You have to convert to that color space. That means deliver a PDF/X-1a with the correct color space, not a PDF/X3 where each image has an embedded color space (and could have a different one as the others).
Best practice in InDesign would be, place images always in RGB and convert not before PDF Export to CMYK, and keep values for CMYK.
If you set your Color Setting's Color Management Policies to this:
With the Preserve Numbers (Ignore Linked Profiles) policy, all placed CMYK objects will have their profiles ignored and they will be displayed via the document's CMYK profile.
The policies are saved with the document, so for existing documents with different policies leaving Ask When Opening checked will give you the option to change policies when opening an existing document
Willi's suggestion of PDF/X-1a is probably what they want—all color in one CMYK space with no profiles. But PDF/X-1a also includes an Output Intent profile and they might not even want that. You also should know what the magazine's CMYK press profile is so you can assign it to your document, and that can be surprisingly difficult to get from many printers
Thank you so much- this clears up a lot.
So I submitted the ad just this morning with a message to the printer that I may not have done things just right - from your responses it sounds like I was about half right.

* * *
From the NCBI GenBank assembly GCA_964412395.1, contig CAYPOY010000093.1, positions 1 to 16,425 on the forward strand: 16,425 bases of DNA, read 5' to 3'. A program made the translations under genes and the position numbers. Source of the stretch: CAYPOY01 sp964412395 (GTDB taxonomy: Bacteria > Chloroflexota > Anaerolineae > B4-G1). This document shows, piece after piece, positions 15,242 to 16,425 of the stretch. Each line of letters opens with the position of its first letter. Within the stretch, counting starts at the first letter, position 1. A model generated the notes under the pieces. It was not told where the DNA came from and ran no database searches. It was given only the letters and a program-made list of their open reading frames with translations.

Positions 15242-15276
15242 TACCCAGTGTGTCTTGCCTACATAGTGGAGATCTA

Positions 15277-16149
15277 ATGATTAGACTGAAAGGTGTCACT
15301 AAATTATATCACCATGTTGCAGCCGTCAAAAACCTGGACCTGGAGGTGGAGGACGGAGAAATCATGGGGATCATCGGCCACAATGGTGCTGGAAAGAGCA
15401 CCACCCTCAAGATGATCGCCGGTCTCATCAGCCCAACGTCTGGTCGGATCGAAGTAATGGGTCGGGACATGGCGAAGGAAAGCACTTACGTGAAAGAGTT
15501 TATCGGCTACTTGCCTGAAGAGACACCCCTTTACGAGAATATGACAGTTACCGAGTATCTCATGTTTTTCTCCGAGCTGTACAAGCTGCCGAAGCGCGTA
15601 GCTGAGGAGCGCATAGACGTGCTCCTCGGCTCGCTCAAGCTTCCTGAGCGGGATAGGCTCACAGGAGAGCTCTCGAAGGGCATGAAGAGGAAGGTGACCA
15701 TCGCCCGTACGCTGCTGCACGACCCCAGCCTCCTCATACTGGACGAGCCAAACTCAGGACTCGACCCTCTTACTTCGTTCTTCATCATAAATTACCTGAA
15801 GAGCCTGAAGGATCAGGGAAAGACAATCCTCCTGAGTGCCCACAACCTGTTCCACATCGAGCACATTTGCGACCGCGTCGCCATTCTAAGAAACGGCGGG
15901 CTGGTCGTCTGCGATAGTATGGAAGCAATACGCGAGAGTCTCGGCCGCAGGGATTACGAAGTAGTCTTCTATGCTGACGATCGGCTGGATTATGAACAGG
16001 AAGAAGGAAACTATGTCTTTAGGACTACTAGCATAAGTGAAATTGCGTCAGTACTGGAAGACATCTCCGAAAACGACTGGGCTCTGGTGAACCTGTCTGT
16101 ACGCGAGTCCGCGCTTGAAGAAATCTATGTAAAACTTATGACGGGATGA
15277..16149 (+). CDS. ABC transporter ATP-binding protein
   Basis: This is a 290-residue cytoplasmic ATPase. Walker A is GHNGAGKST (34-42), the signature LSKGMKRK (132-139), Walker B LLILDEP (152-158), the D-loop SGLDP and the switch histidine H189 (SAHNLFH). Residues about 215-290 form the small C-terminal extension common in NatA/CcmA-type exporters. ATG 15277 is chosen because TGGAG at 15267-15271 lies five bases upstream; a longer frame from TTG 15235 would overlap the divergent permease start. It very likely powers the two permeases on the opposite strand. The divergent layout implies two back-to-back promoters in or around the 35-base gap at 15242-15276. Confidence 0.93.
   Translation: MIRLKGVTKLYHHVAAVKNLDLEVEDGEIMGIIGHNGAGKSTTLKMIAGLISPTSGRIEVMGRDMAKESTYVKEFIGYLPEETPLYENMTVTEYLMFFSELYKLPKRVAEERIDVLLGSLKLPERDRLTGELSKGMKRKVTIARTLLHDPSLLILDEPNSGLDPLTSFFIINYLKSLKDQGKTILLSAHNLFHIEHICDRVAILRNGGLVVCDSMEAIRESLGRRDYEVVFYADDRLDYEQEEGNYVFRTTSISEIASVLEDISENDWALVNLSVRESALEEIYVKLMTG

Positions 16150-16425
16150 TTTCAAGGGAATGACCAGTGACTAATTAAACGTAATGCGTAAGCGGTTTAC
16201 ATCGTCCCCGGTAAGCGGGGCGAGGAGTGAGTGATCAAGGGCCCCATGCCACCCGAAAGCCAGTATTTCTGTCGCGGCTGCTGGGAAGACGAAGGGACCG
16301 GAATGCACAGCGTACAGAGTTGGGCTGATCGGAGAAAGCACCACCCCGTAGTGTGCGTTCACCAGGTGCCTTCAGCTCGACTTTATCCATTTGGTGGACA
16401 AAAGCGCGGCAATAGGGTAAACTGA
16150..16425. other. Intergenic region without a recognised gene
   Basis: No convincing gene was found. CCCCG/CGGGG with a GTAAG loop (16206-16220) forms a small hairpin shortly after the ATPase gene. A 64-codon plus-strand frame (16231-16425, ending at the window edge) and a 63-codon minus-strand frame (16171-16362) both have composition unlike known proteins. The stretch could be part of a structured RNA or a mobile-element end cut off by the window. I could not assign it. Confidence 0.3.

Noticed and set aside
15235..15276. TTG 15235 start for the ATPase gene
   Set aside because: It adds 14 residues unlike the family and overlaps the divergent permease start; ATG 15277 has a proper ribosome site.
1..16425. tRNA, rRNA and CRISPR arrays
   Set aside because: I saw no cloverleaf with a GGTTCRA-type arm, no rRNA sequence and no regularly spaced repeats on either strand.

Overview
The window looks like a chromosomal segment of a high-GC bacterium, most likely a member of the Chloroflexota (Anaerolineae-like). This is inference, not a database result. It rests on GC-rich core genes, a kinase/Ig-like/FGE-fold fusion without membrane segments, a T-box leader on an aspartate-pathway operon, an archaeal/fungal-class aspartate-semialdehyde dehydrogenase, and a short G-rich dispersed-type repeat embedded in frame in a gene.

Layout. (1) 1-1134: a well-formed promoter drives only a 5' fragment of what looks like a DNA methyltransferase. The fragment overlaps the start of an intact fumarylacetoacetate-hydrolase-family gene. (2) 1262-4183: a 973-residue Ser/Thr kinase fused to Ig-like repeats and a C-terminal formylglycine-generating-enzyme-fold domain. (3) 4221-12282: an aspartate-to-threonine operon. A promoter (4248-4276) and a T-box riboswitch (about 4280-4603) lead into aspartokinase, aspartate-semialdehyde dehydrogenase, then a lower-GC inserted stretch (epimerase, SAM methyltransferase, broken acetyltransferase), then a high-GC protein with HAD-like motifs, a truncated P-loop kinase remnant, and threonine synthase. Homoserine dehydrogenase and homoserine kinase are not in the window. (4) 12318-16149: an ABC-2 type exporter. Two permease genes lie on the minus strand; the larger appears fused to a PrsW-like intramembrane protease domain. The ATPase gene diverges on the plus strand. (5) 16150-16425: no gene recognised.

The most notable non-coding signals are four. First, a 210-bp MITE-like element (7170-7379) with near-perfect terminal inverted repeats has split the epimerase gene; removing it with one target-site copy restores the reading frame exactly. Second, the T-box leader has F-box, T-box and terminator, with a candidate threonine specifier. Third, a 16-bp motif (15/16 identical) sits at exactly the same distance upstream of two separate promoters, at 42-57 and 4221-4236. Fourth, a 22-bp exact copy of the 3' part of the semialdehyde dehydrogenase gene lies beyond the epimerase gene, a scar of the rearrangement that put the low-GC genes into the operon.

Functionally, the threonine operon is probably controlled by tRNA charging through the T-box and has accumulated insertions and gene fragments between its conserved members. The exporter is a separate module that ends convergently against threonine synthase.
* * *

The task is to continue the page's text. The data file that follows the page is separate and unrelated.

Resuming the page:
I submitted a PDF/x-1a so I know the profiles would have been ditched BUT one large image was originally Gracol 2006 coated and my settings converted to US web coated SWAP v2. So as I understand it now, the numbers would have shifted in that scenario potentially causing color issues anyway. Do you think it is worth resubmiting? This was a VERY last minute FP ad job. Absolute deadline is today.
On annother note - I put a psd file in the InDesign doc. That would not cause issue at press would it? It was one layer, CMYK.
Thanks so much for your help with this. GREATLY apreciated.
You would have less problems if you would have use RGB images. Ohterwise you have to choose between shift color or create 4 c black in text and graphics.
PSD is good, is very good.
Good file types are PSD for images, PDP or PDF images from Photoshop with vectors and/or text included, AI from Illustrator.
Bad files are EPS (because it does not support color management nor transparency), PNG because it does not support color profiles, GIF (igititititti).
JPG good when no transparency is needed, TIF ok, but has a bad preview, but when it comes to 40.000 px length on one side TIF will be the only one choice you have because that is a limitation of PSD.
PSB is not supported on InDesign on the Mac.
So as I understand it now, the numbers would have shifted in that scenario potentially causing color issues anyway.
If your document's policy is Preserve Embedded Profiles, placed images will keep their embedded profiles. If the profile conflicts with the ID doc's CMYK profile there will be a CMYK-to-CMYK conversion when you export to PDF/X-1a. The conversion attempts to change the CMYK numbers so there will be no change in color appearance.
If your policy is set to ignore profiles, images with conflicting profiles get the document profile assigned, and you might see a shift in color as InDesign shows you how the CMYK values might change in appearance under the new press conditions (SWOP vs. GRAcol).
For CMYK color, assigning or converting will create different sets of problems, it's better to plan ahead and avoid conflicting CMYK profiles, or place profiled RGB.
GRAcol and SWOP are pretty similar profiles so I don't think resubmitting will make much difference.